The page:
Spout 56 is also provided with a vent aperture 62 extending through the side of the spout so that when the spout is in the upright, opened position, the vent aperture is in communication with the aperture in the cap. Preferably, vent aperture 62 includes a hydrophobic vent filter 64. Vent aperture 62 vents the sampling device 50 during fluid collection for sampling as is readily apparent. In like fashion, when the spout 56 is in the horizontal closed position, the vent aperture 62 is no longer in communication with the aperture in the cap and sealed against leakage.
The second, third, and fourth tube portions 16,18,42 have flow controls defined by flow occluding clamps 68,70,72 mounted intermediate the ends 20,22 and 40,44 of the tube portions. Clamps 68,70,72 can be opened to allow the passage of fluid to the tube portions 16,18,42 and into the associated downstream device or closed to prohibit fluid flow through their associated tube portion.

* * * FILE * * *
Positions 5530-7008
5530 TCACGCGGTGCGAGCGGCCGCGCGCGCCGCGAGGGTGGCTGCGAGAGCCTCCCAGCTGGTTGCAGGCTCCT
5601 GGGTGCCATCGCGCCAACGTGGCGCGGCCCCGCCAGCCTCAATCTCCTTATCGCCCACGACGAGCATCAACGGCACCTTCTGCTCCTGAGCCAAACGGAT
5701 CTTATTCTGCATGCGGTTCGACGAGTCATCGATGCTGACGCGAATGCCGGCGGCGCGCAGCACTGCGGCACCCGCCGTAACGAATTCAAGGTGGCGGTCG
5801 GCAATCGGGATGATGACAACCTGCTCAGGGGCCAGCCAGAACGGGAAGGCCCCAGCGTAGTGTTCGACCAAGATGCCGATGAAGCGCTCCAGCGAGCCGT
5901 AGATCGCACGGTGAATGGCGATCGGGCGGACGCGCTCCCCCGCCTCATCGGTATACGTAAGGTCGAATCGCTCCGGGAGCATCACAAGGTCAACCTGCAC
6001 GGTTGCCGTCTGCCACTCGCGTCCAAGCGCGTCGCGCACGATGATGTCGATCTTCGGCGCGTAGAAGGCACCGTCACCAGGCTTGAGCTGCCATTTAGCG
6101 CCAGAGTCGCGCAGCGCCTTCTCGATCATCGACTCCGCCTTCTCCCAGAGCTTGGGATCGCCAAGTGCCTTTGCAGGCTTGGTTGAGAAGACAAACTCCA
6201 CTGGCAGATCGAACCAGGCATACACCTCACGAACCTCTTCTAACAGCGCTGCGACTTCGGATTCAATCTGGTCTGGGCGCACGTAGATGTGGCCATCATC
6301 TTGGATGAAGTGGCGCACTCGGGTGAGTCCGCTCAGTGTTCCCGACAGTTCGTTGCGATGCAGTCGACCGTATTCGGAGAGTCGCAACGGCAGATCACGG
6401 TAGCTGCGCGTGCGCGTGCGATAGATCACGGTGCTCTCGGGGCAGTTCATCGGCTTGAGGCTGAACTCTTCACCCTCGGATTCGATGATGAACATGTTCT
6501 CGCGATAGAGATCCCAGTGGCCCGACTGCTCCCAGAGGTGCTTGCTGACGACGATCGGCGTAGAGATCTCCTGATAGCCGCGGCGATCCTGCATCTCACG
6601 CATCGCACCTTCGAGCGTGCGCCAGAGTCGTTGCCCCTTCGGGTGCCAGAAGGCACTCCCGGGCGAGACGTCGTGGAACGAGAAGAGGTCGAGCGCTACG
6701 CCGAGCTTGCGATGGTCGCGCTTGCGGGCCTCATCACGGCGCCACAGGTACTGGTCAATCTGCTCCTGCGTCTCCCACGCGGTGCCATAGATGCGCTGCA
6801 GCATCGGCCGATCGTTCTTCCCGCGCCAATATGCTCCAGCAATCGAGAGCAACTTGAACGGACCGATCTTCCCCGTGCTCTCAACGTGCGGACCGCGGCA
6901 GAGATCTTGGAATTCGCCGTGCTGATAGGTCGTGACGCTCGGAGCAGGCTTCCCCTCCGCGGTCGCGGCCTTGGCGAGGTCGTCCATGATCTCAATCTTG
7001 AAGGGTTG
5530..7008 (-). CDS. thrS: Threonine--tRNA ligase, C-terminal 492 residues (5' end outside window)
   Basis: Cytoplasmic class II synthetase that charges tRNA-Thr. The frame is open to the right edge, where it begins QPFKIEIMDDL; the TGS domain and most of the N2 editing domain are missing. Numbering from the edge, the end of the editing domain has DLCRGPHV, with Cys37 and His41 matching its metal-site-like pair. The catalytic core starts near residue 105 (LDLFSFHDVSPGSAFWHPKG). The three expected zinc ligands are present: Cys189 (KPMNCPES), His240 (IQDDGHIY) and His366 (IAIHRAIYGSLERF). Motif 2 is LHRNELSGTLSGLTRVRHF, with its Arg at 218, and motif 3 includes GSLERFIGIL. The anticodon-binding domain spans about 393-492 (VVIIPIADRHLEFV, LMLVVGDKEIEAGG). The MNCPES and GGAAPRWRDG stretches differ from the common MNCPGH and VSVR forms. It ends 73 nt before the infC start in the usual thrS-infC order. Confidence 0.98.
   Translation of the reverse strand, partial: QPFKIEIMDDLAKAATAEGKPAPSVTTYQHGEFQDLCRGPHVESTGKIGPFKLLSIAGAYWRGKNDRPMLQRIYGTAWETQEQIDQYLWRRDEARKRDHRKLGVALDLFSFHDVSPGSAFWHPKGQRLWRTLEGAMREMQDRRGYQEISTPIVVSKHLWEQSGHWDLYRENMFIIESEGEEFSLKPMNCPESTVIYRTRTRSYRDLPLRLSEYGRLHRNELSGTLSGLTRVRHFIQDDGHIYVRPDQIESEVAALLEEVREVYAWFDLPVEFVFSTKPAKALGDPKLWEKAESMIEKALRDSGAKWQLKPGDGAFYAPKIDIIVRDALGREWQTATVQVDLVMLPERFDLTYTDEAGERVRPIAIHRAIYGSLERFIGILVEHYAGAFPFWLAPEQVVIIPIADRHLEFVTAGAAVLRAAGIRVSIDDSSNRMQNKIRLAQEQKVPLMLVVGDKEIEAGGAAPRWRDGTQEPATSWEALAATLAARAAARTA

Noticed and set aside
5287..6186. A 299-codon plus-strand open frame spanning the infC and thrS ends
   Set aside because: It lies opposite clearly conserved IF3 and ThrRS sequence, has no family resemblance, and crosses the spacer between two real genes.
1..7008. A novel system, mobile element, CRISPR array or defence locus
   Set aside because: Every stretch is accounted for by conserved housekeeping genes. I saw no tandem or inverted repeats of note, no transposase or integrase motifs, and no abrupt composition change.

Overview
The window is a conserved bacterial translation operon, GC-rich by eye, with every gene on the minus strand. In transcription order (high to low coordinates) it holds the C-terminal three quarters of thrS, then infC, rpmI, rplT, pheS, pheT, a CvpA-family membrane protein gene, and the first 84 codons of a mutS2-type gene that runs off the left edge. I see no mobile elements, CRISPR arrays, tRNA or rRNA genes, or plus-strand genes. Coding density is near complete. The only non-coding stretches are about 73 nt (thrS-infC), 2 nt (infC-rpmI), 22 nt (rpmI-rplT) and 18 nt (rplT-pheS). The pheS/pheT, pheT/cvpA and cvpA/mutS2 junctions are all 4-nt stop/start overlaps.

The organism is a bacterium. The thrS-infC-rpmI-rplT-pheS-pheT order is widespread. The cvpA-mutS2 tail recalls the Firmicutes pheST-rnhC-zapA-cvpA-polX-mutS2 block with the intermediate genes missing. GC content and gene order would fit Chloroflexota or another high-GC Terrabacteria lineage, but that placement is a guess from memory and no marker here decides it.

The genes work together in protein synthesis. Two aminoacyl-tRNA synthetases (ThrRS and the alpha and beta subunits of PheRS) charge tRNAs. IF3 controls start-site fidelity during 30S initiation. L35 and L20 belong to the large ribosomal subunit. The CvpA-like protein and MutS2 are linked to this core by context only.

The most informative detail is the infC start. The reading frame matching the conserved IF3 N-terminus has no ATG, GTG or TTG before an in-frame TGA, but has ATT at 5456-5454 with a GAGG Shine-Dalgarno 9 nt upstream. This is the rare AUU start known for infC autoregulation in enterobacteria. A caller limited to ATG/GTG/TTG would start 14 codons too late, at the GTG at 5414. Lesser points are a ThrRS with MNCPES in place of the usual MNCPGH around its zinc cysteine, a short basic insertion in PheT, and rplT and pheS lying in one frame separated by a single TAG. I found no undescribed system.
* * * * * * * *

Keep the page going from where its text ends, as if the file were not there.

In a preferred embodiment, the first tube portion 14 includes an anti-reflux valve 74. The inside diameters of the first and second tube portions 16,18 are greater than the inside diameter of the third tube portion 18.
A urological access device 76, such as a urethral indwelling catheter 78, genitalia covering collection bag 80, or external male condom catheter 82 is connected to the second end 22 of the first tube portion 14. The urological access device 76 provides bladder access for the drainage and collection device 10. Although the access device 78 is illustrated as being detachably connectable via a luer connector 84 to the first tube portion 14, the access device 76 can be non-removably bonded to the tube portion without fittings.